Two of my grandkids play organized sports – basketball, soccer, softball and baseball. There are plenty of good reasons to play: health, socialization, teamwork, discipline and commitment. In my opinion the best reason for young children to play sports is to learn good sportsmanship. Winning is fun but learning to lose with grace is a gift. Statistically most grade school students are not destined to become professional athletes, however most will have to learn to deal with disappointment, failure and loss in their lives. So being a good sport is more about being good and less about sports.
Recently my nine year-old granddaughter played in a basketball game. The coach on the opposing team screamed at the top of his lungs throughout the entire game. He was truly hostile. He berated his players, he yelled at the referees, he shouted direction and correction non-stop. He was a textbook example of poor sportsmanship. How sad for the young girls on his team – several of whom shouted back at him to “shut up!” during the game. I was dumbfounded. This is 4th grade basketball in a Catholic school! It was hard to watch.
My first reaction was to give this guy a piece of my mind and then to send an angry letter to the Athletic Director of his school or the pastor of his parish or the Archbishop. But then I decided my energies would be better directed in a more positive way.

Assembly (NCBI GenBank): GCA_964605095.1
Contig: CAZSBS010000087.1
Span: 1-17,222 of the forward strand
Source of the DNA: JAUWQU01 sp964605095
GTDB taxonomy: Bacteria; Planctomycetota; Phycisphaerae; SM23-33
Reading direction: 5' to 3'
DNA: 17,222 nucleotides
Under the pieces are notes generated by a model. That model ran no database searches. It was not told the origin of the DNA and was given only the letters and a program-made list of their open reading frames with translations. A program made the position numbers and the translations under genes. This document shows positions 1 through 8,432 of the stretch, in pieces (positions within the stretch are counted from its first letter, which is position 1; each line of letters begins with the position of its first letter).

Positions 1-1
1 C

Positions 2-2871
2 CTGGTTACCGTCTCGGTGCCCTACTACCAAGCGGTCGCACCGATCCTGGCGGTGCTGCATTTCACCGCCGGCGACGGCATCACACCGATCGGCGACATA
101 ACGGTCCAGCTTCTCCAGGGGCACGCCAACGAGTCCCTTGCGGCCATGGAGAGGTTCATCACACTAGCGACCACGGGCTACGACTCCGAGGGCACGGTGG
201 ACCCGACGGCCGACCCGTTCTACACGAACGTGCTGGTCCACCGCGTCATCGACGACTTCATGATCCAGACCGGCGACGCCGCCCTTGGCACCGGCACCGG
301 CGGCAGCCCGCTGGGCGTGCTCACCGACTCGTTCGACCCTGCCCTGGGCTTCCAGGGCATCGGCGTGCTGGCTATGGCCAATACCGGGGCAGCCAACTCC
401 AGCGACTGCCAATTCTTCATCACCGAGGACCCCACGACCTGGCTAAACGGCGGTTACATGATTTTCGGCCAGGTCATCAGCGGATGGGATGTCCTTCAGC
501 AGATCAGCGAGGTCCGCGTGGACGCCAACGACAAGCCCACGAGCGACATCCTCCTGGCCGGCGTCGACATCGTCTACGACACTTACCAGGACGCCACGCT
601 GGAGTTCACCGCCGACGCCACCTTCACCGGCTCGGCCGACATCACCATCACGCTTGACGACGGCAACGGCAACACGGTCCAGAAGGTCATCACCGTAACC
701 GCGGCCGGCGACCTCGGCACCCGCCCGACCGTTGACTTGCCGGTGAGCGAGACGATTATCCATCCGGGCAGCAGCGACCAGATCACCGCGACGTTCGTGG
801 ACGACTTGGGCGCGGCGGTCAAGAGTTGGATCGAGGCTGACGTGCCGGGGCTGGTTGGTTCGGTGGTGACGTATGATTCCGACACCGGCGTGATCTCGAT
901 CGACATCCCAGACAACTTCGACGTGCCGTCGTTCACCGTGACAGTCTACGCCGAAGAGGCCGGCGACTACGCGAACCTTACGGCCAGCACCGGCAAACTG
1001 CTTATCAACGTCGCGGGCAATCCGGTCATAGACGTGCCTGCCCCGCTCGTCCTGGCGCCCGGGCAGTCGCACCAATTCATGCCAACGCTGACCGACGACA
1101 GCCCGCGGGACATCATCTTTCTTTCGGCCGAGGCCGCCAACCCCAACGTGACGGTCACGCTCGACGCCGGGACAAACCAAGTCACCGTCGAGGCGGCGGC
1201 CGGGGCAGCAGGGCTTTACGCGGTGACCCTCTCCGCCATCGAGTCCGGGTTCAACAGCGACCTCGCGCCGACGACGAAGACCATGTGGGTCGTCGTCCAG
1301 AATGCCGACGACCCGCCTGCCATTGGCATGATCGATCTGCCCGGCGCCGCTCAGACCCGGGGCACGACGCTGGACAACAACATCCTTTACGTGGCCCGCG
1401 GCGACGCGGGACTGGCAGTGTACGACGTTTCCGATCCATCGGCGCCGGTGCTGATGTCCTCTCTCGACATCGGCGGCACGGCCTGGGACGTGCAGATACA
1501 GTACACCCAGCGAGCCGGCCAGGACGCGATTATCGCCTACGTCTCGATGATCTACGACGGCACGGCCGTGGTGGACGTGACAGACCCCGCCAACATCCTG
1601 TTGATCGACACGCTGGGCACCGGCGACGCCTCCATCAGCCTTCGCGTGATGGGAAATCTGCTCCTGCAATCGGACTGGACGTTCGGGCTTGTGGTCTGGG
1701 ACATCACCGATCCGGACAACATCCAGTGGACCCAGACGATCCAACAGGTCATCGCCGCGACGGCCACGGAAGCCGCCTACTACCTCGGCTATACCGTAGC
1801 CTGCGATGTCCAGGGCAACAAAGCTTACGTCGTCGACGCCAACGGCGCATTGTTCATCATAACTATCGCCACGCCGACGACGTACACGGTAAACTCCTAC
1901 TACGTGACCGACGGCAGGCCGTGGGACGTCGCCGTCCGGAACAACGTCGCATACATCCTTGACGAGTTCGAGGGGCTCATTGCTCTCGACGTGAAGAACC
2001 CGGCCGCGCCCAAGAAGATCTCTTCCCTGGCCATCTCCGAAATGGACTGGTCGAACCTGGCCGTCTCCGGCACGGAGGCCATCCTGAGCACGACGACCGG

So instead here’s my open letter to Anna’s coach:
Thank you for your kindness toward my granddaughter. Thank you for your time and talent with these precious girls. Thank you for helping them learn and letting them have fun. I know that Anna loves her team and loves to play. I also know that she lacks height and talent but she has heart and soul. You are teaching her valuable life lessons: teamwork & team spirit, willingness to try harder, self-confidence, and most importantly good sportsmanship. She may be the tiniest player on your team but you and I both know that she is almost always the first to take a knee when a teammate is hurt. You can teach her to play tough but you are also teaching her compassion. Thank you for your good example.
God bless you,
A Grateful Grandfather
It’s interesting to me that during that awful game, my seven year-old grandson leaned over and said to me, “The other team is winning but Anna’s team is playing a better game, because they’re being good sports.”
Out of the mouth of babes…